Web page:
Start with a regular week. Imagine how you live every day: what do you do at work, how much time do you spend on the road, what family responsibilities do you fulfill at home and outside, where do you usually go in the evenings and what do you do during your free hours? Consider everything, including sleep, diet, eating and resting times. For this exercise, it is helpful to use some kind of physical activity tracking device, especially where personal perception is different from reality. Accurate data, such as the number of hours of sleep, will give a real understanding of the situation. When you write down all the smallest details (when you drink alcohol, how often you eat dessert, when you grab something on the go instead of eating normally), the picture will become even clearer. Examining your daily and weekly activities will be a harsh reality, but it will help you identify areas that need to be tidied up in order to tailor your training program to them.
Step 2. Unforeseen circumstances
Once you have a clear picture of the big picture, look at what circumstances add uncertainty to your daily life. A good example would be a business trip, or a vacation trip, or a child’s sports / dance tournament that you have to attend seven days in a row. This also includes illness, changes in work schedules, and even adverse weather conditions in the place where you live. What obstacles have appeared on the way? Probably, some events unsettled you for a day or a week, and most of them were unpredictable. However, it is helpful to anticipate events that occur more often than others (for example, how often do you spend less time on something due to traffic jams?). Any predictions that can be taken into account in planning will help maintain a flexible approach to training.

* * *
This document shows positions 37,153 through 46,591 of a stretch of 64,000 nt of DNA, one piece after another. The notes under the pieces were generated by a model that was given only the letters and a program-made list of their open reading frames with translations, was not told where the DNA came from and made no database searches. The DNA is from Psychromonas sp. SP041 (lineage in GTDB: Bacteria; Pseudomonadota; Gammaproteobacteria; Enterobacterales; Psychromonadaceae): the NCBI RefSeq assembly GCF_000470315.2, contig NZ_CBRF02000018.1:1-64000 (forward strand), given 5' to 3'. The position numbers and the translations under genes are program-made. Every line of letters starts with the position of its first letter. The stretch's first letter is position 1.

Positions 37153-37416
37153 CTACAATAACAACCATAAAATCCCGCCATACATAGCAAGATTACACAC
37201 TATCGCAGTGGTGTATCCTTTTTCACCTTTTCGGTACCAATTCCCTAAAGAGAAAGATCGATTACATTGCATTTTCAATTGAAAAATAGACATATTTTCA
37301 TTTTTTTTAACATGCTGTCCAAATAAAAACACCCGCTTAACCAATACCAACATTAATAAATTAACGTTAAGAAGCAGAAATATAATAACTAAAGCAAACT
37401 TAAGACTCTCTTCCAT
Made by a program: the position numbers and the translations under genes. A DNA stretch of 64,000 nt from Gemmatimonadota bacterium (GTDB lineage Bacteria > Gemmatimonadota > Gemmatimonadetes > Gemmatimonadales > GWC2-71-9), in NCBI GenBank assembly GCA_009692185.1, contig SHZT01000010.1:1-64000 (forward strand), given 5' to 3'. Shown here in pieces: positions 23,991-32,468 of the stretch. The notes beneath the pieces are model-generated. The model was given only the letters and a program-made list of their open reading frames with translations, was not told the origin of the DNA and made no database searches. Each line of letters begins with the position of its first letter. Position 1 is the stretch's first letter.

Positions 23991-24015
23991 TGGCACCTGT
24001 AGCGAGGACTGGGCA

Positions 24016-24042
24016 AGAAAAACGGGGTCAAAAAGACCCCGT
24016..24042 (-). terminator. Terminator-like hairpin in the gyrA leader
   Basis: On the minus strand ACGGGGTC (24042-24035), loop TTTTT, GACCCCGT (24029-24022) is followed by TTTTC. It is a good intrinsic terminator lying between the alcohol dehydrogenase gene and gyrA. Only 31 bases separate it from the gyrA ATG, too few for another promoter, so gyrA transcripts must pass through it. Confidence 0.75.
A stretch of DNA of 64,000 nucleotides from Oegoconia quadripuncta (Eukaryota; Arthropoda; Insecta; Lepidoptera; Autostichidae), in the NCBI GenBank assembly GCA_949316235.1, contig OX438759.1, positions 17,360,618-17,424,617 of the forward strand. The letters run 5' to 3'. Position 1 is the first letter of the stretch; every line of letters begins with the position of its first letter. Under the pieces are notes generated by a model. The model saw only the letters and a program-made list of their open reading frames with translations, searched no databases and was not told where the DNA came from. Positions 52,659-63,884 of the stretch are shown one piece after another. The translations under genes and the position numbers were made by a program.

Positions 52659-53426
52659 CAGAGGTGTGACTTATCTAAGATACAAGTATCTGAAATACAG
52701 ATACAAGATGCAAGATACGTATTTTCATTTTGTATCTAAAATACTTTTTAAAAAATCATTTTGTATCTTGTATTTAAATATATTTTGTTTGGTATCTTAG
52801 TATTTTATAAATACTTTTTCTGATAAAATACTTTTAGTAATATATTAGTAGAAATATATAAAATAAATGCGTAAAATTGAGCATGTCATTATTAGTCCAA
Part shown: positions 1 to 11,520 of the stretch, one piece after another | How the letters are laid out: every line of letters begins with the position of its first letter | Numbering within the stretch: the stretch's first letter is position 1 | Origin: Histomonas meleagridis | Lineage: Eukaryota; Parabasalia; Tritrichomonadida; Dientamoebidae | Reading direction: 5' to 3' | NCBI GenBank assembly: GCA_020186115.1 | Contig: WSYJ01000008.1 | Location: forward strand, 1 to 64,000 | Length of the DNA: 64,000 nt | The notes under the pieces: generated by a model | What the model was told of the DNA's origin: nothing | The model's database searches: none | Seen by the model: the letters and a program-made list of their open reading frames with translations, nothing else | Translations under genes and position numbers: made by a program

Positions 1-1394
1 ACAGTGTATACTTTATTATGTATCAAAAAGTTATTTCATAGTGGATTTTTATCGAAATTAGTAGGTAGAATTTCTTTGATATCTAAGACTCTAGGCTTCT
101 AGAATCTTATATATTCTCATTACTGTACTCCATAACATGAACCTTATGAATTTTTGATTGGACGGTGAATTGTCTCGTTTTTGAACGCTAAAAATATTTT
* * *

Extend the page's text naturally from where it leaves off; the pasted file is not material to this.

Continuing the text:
Step 3. Learning from our own experience
The next step: think about what difficulties previously prevented you from achieving your goals in sports? What is wrong with general fitness in certain training sessions or races? Was the injury caused? Or maybe you made a compromise trying to fit the planned workouts into the schedule, and it cost you dearly? Have you been sick for a long time or was it difficult to cope with even a common cold? Not confident in your abilities due to missed classes? Have you ever been too tired or completely exhausted after completing all aspects of your workout routine? Now that you can see why previous attempts failed, it is quite obvious where you expected more, where you were overwhelmed, and where you failed.